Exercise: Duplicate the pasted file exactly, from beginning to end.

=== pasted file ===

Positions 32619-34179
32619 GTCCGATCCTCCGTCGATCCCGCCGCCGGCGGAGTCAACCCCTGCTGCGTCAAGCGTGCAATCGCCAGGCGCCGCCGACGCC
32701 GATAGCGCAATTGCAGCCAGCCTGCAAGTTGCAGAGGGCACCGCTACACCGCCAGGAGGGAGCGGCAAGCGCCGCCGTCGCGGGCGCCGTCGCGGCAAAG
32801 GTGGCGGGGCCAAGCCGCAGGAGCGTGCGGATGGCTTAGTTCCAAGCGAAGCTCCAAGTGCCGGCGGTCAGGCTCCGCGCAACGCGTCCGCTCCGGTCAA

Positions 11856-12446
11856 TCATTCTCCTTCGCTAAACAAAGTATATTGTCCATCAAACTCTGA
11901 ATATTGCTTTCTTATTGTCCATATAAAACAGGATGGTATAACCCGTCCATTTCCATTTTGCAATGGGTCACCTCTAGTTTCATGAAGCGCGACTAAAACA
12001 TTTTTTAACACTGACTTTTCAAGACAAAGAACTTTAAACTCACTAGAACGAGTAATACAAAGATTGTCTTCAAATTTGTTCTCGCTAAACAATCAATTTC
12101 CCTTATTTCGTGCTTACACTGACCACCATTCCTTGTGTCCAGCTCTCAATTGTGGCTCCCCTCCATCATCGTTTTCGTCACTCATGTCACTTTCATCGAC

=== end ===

Positions 32619-34179
32619 GTCCGATCCTCCGTCGATCCCGCCGCCGGCGGAGTCAACCCCTGCTGCGTCAAGCGTGCAATCGCCAGGCGCCGCCGACGCC
32701 GATAGCGCAATTGCAGCCAGCCTGCAAGTTGCAGAGGGCACCGCTACACCGCCAGGAGGGAGCGGCAAGCGCCGCCGTCGCGGGCGCCGTCGCGGCAAAG
32801 GTGGCGGGGCCAAGCCGCAGGAGCGTGCGGATGGCTTAGTTCCAAGCGAAGCTCCAAGTGCCGGCGGTCAGGCTCCGCGCAACGCGTCCGCTCCGGTCAA

Positions 11856-12446
11856 TCATTCTCCTTCGCTAAACAAAGTATATTGTCCATCAAACTCTGA
11901 ATATTGCTTTCTTATTGTCCATATAAAACAGGATGGTATAACCCGTCCATTTCCATTTTGCAATGGGTCACCTCTAGTTTCATGAAGCGCGACTAAAACA
12001 TTTTTTAACACTGACTTTTCAAGACAAAGAACTTTAAACTCACTAGAACGAGTAATACAAAGATTGTCTTCAAATTTGTTCTCGCTAAACAATCAATTTC
12101 CCTTATTTCGTGCTTACACTGACCACCATTCCTTGTGTCCAGCTCTCAATTGTGGCTCCCCTCCATCATCGTTTTCGTCACTCATGTCACTTTCATCGAC